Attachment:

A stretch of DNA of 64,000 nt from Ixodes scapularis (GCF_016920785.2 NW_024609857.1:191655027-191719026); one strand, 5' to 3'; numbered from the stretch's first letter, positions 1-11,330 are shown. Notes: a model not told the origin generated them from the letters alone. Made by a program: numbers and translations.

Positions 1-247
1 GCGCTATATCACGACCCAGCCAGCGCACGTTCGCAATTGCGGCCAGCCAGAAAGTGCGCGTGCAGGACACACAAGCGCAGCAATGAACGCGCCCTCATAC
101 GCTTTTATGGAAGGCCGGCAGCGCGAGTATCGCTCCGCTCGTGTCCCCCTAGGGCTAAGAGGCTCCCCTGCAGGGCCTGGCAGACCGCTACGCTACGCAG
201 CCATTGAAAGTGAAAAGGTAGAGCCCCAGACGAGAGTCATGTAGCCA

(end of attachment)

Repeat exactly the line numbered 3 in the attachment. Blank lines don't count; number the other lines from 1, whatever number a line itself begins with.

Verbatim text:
1 GCGCTATATCACGACCCAGCCAGCGCACGTTCGCAATTGCGGCCAGCCAGAAAGTGCGCGTGCAGGACACACAAGCGCAGCAATGAACGCGCCCTCATAC